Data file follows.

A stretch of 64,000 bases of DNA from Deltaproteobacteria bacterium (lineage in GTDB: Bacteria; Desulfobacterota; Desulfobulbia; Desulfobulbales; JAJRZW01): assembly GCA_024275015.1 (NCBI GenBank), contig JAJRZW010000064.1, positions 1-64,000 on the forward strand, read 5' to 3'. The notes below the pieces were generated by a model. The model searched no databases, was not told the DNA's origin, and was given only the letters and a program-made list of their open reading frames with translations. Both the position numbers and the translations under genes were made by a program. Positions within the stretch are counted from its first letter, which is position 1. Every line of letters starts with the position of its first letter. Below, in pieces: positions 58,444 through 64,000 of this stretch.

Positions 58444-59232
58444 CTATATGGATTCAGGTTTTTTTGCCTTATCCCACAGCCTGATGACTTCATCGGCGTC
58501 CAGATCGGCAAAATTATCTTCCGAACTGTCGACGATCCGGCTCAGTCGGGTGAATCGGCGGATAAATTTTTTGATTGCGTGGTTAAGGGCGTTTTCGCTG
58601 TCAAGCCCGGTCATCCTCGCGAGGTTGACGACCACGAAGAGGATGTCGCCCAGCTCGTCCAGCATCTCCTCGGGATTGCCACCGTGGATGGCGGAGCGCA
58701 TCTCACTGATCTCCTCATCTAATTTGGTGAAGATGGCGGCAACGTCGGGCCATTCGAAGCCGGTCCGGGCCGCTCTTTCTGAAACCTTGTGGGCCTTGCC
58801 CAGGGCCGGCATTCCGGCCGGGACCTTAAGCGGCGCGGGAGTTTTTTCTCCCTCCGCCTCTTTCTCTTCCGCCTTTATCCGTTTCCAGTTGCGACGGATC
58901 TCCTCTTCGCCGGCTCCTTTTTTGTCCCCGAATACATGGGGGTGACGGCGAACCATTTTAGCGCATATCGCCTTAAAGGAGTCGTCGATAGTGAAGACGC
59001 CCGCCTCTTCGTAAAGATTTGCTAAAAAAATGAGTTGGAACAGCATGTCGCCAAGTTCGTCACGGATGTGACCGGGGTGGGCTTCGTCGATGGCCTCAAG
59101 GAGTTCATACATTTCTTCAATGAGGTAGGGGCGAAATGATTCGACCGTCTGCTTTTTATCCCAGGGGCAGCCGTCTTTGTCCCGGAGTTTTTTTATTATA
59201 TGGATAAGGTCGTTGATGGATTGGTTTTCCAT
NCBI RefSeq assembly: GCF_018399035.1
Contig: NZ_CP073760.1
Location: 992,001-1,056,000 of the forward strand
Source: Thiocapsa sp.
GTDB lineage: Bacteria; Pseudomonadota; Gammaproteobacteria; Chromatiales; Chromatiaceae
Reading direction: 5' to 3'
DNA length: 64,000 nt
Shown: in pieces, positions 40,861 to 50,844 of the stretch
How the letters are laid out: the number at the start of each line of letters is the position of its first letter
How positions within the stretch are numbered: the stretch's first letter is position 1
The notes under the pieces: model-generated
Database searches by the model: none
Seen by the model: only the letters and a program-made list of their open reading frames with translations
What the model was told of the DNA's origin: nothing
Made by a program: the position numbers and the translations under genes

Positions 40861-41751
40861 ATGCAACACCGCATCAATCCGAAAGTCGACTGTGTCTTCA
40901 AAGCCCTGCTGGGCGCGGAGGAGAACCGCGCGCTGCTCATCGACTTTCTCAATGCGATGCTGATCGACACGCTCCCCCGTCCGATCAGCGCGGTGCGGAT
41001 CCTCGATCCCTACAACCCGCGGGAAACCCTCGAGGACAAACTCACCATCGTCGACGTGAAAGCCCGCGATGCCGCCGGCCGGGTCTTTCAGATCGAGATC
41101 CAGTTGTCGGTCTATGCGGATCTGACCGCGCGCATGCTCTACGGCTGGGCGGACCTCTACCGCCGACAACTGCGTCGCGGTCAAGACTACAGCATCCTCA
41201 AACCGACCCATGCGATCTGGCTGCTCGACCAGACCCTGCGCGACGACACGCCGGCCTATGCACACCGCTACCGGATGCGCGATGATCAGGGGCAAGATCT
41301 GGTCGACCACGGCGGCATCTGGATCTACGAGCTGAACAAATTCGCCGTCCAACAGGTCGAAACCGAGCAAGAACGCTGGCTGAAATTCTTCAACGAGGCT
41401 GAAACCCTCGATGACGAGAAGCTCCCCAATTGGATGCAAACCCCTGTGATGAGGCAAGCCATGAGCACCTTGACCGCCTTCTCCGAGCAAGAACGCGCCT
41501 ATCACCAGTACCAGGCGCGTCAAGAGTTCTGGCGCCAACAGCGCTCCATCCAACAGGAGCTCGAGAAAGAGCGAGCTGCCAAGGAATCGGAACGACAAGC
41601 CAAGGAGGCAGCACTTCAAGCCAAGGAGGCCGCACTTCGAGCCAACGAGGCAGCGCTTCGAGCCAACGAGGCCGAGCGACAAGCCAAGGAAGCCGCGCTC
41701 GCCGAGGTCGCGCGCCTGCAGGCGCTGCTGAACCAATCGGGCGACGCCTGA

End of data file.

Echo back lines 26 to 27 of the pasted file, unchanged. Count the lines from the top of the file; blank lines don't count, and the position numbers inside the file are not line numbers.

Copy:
Made by a program: the position numbers and the translations under genes

Positions 40861-41751